Stability Ball Plank - Static Swiss Ball Exercise

You can progress core exercises easily with the addition of an unstable surface such as a stability ball. It should be easy to see why the stability ball plank is more difficult than the floor plank as you must hold the very unstable stability ball in place by using your core muscles.

You can further progress the stability ball plank in many ways. One way to increase the difficulty is by decreasing the stability further. You can do this a variety of ways including simply lifting a single foot off of the stability ball or even using a second unstable surface such as a BOSU or wobbly board for your feet.

Another way to progress the stability ball plank is to move your arms forward. The dynamic advanced stability ball plank is much more difficult and can be should only be used once you are able to hold the plank position with impeccable biomechanics for extended periods of time. You can use the Swiss ball plank during any core workout but avoid using excessive core exercises if you plan to perform exercises with heavy weights later on in the workout such as dead lifts, squats or heavy military press.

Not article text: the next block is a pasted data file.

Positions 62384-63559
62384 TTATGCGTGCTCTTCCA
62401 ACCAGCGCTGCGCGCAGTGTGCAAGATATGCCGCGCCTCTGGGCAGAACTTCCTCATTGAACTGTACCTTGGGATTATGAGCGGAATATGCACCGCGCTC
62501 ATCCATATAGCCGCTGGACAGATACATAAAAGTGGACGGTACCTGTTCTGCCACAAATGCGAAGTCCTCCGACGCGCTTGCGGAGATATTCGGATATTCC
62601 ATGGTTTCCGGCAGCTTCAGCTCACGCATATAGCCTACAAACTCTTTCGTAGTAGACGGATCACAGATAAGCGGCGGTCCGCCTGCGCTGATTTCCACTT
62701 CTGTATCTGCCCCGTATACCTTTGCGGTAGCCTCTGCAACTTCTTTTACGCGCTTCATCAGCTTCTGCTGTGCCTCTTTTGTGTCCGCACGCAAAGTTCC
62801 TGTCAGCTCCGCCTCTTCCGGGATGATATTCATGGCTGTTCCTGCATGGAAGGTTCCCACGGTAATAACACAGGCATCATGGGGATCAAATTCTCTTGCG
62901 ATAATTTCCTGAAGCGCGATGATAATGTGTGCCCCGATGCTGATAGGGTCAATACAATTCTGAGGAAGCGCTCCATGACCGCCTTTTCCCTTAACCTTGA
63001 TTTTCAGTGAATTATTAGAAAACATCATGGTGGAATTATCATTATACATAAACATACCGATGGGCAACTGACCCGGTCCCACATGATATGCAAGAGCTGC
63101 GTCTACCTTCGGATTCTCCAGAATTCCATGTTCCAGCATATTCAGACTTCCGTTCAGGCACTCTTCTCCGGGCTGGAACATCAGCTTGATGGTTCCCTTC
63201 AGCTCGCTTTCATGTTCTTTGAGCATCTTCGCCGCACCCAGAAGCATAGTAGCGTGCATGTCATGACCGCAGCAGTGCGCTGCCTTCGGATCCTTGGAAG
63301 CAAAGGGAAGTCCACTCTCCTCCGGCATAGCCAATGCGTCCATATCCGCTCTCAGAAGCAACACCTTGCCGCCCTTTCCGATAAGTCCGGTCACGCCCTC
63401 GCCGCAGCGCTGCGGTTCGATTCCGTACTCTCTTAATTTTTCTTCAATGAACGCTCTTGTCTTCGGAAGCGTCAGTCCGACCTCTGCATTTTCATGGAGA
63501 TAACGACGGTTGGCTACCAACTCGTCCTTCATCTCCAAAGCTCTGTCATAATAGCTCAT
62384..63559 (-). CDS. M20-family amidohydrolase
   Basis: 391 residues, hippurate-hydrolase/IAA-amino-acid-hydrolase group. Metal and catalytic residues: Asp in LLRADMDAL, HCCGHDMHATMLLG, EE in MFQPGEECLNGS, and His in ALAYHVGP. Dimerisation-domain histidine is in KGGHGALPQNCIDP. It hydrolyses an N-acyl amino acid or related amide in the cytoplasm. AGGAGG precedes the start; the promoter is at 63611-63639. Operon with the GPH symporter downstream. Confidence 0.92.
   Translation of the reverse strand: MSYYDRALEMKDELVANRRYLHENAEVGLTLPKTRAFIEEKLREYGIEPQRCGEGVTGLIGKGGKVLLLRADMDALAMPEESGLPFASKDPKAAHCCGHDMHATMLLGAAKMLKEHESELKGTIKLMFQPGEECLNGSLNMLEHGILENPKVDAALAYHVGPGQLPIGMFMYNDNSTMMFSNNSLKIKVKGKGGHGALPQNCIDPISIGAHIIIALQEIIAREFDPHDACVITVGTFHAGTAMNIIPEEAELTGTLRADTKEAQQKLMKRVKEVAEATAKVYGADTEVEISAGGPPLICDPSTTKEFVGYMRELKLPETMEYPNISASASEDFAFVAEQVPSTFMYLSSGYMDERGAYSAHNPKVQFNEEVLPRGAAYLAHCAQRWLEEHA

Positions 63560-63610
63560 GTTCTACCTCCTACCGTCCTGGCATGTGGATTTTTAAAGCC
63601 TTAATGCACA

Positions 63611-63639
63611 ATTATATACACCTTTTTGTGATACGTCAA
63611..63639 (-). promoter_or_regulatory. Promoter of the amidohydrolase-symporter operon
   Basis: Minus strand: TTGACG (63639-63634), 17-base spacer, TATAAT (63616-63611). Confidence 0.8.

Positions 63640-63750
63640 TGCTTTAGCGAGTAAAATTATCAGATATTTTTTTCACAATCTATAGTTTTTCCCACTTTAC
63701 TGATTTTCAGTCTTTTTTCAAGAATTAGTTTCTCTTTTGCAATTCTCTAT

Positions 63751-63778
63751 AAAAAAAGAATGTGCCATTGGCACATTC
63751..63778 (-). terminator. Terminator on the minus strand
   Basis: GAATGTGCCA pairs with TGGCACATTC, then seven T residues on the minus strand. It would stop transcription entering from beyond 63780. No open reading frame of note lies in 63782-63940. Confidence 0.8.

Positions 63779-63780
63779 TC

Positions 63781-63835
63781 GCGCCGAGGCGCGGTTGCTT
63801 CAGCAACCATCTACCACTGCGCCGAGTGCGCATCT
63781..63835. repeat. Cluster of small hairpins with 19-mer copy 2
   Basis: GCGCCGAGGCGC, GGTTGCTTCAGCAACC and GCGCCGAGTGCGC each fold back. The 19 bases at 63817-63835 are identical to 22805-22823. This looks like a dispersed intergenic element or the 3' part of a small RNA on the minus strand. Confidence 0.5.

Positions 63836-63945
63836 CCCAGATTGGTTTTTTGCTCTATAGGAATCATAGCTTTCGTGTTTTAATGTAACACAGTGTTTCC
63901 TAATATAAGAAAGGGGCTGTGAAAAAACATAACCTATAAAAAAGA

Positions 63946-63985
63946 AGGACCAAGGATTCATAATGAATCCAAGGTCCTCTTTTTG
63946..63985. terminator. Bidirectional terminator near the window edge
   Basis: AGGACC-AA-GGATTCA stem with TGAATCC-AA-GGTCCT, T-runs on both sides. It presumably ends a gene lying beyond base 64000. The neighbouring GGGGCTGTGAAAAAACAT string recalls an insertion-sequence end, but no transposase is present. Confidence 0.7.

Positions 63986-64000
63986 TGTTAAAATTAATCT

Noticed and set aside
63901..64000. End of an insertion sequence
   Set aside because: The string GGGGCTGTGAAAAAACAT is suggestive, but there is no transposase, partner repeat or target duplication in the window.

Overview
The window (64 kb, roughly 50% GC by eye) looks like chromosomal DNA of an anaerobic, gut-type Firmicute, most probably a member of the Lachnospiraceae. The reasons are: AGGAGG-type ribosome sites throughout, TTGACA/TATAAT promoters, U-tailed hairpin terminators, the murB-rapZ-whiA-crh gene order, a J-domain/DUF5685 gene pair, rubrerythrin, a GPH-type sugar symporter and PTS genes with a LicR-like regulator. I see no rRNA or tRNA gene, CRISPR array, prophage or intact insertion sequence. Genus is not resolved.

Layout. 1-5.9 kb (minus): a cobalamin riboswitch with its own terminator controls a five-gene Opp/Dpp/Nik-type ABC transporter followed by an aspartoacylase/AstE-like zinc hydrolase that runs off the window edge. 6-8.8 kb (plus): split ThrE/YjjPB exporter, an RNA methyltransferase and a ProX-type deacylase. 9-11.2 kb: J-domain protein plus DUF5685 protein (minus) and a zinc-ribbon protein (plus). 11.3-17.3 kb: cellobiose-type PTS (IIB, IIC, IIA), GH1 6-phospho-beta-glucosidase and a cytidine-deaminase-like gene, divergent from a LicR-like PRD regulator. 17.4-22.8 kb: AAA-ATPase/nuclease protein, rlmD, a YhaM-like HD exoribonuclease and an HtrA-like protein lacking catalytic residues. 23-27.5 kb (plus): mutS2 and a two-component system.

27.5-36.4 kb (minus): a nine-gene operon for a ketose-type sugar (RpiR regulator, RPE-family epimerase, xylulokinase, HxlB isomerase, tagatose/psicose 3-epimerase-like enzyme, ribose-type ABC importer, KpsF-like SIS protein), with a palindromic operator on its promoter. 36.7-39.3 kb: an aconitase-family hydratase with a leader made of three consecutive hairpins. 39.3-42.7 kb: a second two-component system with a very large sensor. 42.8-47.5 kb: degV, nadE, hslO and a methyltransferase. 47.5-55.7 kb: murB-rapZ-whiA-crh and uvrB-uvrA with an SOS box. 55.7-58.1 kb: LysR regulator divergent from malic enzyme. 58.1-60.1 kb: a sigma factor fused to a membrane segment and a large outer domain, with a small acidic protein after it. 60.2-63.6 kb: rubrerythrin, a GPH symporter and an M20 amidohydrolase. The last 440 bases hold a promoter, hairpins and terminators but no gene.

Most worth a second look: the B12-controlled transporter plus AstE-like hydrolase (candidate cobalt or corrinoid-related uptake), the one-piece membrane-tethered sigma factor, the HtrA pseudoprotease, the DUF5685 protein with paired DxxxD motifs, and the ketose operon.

Safety Issues with the Stability Ball Plank

Falling off the stability ball and getting injured is always going to be a risk, especially if you're not fully focused. Besides any freak accidents, the major safety concern for anyone doing the stability ball plank is putting too much stress on your lower back. Swiss ball planks are meant to stress the core only so if you feel your lower back is under distress, stop. This can happen if you lose your core stabilization, your hips tilt to the anterior and drop and your lower back arches.


stability ball plank core exercise videosEquipment Needed

Stability Ball

Target Muscle(s)

Core (Transverse Abdominis)


Shoulder Stabilizers


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